The DNA of Hokku

by Don Baird

The arts, inherently, are allusive and resist definition. Furthermore, if a definition occurs, poets gravitate toward pushing its boundaries. They often have disdain for working within confines and yet therein lies a profound paradox; confines are what help set the poet free. Without them, without the borders, poets wouldn't have a place to begin. Basho continuously pushed aside his own boundaries but he did so without suffering the loss of hokku DNA. Haiku should push forward and touch what is vital today while honoring the past. 

It is hokku DNA that cements haiku as a recognizable style of poetry not unlike Rap, Sonnets, Cinquain, and Sijo as examples. Readers deserve a reasonable expectation that what they will be reading is indeed haiku. I feel if we push haiku excessively beyond hokku/haiku DNA, the feel of the genre will wane - losing its inherent vigor. Haiku and hokku are elusive to define; yet, without minimal boundaries, they could easily lapse into doggerel.

With this in mind, I offer the following descriptive definition that is meant to guide and not tell:

"Haiku, the DNA of hokku, is a means of expressing a situation (of nature and human beings) real, or imaginary that the poet personally experienced, witnessed, or dreamed. It is generally 1 to 4 lines, less than 17 syllables (in English) that contains juxtaposition/disjunction often designed by comparing two images to inspire deeper meaning and resonance. Haiku draw subjects from the present as well as the past. They utilize many poetics including allusion, metaphor, assonance, and paradox (as a few examples). They are most often in present tense form."

fall whispers . . .
the art district's
late night smoke

storm drain . . .
the vertical axis
of winter

tsunami shore;
a child's hands washed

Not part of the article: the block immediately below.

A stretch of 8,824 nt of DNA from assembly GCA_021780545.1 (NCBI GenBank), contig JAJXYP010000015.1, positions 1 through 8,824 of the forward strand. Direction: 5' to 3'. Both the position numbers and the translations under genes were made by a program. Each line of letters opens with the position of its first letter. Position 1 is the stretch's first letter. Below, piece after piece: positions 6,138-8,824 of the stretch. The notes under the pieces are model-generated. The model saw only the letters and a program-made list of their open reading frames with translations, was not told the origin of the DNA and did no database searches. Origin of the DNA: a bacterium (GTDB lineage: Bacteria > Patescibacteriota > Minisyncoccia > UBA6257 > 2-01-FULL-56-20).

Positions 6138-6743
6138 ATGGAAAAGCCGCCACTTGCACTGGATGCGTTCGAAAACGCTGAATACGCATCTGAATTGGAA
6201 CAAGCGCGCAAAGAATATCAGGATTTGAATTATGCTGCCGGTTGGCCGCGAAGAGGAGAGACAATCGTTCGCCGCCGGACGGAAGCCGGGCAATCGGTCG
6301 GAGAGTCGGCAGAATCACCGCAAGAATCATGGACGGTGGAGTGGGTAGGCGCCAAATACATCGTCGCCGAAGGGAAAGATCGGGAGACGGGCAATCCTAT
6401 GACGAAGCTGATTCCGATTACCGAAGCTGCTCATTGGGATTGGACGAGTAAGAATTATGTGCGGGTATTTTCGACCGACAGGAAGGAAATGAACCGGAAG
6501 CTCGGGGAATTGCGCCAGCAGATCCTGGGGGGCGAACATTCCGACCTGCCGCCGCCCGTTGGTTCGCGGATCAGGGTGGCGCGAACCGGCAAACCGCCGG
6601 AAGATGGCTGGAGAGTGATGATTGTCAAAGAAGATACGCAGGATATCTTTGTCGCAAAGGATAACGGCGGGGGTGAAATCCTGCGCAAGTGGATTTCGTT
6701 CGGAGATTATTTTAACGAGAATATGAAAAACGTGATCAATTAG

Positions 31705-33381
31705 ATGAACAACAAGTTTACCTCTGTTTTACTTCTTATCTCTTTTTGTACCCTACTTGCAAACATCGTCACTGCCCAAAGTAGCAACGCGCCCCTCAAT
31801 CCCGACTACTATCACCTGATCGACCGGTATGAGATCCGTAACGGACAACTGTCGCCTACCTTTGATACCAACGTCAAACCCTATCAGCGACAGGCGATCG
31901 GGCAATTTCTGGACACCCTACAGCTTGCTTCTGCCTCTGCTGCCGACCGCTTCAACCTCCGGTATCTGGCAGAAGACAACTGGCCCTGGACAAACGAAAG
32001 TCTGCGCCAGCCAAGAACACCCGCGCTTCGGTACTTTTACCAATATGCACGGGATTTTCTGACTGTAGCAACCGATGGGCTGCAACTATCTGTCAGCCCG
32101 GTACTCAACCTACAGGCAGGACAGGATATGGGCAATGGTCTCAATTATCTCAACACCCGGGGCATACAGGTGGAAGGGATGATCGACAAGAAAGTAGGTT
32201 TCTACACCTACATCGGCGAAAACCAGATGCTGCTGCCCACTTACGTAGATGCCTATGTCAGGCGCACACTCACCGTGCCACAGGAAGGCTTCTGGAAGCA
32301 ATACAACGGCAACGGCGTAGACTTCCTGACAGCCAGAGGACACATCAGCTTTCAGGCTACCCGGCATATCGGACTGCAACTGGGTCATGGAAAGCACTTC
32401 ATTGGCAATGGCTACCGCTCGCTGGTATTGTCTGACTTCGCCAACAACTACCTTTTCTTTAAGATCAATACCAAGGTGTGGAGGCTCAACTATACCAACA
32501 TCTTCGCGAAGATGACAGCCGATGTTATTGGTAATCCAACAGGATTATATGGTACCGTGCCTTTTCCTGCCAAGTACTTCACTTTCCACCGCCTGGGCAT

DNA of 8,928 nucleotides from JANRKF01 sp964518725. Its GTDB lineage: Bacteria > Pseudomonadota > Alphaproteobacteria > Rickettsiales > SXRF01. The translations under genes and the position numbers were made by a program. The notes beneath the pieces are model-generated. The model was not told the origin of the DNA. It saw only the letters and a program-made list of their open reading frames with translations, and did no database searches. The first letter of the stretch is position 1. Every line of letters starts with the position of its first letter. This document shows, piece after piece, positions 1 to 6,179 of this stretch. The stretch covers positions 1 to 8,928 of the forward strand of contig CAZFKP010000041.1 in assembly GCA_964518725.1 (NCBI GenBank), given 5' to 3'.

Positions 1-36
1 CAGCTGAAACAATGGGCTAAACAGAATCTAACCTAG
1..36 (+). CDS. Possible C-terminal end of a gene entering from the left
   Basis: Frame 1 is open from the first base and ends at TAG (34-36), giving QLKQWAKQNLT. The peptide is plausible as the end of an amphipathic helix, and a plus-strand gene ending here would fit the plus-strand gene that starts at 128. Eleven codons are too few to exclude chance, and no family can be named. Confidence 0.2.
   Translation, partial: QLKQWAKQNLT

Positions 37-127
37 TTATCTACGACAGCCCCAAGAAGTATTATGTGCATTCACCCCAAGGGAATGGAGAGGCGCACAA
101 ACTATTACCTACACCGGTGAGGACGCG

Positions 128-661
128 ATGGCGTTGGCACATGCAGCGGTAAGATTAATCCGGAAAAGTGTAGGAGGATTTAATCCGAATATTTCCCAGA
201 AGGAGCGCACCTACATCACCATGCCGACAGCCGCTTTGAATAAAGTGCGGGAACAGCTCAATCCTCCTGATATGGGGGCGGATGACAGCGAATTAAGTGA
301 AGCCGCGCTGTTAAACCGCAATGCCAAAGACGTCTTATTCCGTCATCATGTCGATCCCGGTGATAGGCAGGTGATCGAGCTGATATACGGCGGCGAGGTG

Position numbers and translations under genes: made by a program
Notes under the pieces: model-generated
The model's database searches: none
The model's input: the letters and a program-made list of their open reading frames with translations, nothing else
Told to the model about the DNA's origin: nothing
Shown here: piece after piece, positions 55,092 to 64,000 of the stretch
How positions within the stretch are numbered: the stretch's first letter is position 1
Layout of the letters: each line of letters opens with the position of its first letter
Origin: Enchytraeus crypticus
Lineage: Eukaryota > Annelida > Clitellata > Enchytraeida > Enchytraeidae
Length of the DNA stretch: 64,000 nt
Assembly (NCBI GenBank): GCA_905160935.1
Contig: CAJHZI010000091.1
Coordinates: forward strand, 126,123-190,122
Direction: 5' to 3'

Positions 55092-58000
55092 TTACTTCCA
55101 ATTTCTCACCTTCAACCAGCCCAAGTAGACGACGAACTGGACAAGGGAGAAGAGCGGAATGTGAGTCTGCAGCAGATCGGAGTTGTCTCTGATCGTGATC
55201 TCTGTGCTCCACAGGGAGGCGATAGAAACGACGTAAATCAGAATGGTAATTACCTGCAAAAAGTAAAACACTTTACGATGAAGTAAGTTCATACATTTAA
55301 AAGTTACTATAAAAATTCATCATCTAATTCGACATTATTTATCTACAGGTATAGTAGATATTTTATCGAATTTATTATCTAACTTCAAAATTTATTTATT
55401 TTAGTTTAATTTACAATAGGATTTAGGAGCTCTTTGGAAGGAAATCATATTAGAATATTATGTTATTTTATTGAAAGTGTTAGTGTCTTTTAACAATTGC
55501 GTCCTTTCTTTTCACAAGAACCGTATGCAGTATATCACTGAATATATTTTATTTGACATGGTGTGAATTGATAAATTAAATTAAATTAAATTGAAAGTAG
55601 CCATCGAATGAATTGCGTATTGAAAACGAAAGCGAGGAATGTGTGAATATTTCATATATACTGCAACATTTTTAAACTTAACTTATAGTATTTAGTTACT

in blood

light breeze . . .
a bugle's call crosses
the cemetery

each rose the wind leaves behind

powder across the pines across

hanging mirror the shape of my thoughts

          Ink Zero, 2015

this     that     then crickets

          Ink Zero, 2015

horizontal seashore along the mast

             Ink Zero, 2015

in a shoestring –
winter's chill

          nothing in the window, red moon press, 2013

nagasaki . . .
in her belly, the sound
of unopened mail

        Haiku Now 1st place, 2013; Touchstone Award, 2013
          Haiku 2014, Gurga and Metz

*all non designated haiku published in Haiku: the Interior and Exterior of Being, 2014

Don BairdDon (Martial Art Masters Hall of Fame) is a simple person with complex ideas. He has developed, in partnership with Hansha Teki, Under the Basho and the Living Haiku Anthology where he works as the managing editor. He has written several books including Transcending the Void, Feed the Dog, Let Out the Cat, Haiku: the Interior and Exterior of Being, As the Crow Flies, Haiku Wisdom, and Ink Zero (with Dr. Richard Gilbert). Observing nature, watching her work, noticing the comings and goings of things, he writes haiku everyday of his life without fail. Whether his haiku are gems or meant for the trash bin, he doesn't look back – he leaves all of that to the readers.